More details about the evaluation (Class 99)


Posted by: Blog Administrator @ 14.46
Tags: design consultation, European Commission,
Perm-A-Link: https://www.marques.org/blogs/class99?XID=BHA871

Designs Team members on the EU designs consultation

Class 99 presents an interview with Sebastian Fischoeder of Bird & Bird LLP, Co-Chair of the MARQUES Designs Team, and Hanna Karin Held, thyssenkrupp Intellectual Property GmbH, a member of the Team, about the public consultation on the evaluation of EU legislation on design protection, which runs until 15 April 2019.


Why is this consultation happening now?

Sebastian: After the EU Design Directive and the EU Design Regulation entered into force in 2001/2002 and after having reviewed and amended the EU trade mark regime, the EU Commission started a review of the EU design law regime.

The Commission has commissioned an economic review and a legal review of the design system in the EU, which were published in 2015 and 2016. There is now a public consultation which has been extended to 15 April this year.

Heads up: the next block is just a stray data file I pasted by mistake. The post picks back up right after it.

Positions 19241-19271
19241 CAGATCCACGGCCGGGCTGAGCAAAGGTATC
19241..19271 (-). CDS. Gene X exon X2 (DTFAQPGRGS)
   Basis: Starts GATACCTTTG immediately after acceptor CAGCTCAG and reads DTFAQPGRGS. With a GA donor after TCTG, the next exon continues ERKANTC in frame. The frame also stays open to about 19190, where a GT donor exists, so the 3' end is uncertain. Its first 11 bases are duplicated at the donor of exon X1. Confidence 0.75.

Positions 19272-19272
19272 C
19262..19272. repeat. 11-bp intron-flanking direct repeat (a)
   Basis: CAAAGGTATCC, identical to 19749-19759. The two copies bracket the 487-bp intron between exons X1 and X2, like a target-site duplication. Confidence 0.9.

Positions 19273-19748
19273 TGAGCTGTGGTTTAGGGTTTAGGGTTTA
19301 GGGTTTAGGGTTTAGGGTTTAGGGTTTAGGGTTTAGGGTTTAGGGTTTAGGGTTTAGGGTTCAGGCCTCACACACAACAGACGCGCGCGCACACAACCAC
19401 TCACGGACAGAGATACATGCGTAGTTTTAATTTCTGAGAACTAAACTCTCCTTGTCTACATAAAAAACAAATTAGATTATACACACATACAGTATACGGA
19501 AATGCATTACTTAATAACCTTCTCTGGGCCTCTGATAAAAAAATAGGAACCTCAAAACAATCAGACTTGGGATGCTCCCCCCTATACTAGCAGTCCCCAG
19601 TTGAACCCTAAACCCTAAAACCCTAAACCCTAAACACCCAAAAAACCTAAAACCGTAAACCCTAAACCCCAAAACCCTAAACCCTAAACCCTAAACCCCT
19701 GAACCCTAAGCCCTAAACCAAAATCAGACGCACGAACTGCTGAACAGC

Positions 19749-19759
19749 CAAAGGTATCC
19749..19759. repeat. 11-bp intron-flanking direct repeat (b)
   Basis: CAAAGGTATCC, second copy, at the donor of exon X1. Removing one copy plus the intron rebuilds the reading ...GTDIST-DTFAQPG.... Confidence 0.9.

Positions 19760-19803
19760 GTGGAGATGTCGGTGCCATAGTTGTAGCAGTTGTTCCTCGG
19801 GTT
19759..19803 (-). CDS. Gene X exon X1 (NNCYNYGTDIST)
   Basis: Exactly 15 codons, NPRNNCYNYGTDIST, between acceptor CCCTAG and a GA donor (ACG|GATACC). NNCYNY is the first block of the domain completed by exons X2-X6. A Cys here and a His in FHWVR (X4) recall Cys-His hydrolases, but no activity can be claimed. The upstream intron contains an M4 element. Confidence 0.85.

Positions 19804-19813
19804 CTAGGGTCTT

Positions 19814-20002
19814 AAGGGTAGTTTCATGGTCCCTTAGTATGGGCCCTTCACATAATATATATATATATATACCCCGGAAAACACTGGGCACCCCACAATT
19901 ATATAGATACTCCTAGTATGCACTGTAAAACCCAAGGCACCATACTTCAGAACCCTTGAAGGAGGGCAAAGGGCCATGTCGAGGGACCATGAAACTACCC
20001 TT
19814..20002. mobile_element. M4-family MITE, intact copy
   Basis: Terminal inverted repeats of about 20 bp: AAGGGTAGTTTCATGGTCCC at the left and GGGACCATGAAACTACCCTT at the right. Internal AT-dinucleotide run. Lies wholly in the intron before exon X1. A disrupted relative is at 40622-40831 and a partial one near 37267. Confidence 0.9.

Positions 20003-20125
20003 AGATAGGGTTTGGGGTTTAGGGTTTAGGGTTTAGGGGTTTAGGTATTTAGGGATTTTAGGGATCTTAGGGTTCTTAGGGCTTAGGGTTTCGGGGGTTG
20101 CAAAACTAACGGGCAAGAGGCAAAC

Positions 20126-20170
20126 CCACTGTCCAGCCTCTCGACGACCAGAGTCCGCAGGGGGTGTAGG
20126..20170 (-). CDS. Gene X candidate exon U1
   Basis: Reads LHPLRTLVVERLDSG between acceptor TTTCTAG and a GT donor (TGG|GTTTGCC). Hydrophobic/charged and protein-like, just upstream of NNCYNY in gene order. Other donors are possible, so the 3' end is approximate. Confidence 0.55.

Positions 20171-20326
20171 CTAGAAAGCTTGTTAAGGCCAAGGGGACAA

What are the main issues people should be aware of?

Hanna: There are three main objectives that we at MARQUES have highlighted: (1) it is important to have a clarification of the law and correction of misunderstandings in the case law; (2) it’s important to have some harmonisation and simplification of rules; and (3) there are political issues such as spare parts and 3D printing, which people will have different views on.

Sebastian: As to spare parts: It’s important to emphasise that the political issue of spare parts should not obstruct the design review. If this issue cannot be agreed, it should be postponed to future legislation, rather than holding up the other important issues we’ve raised.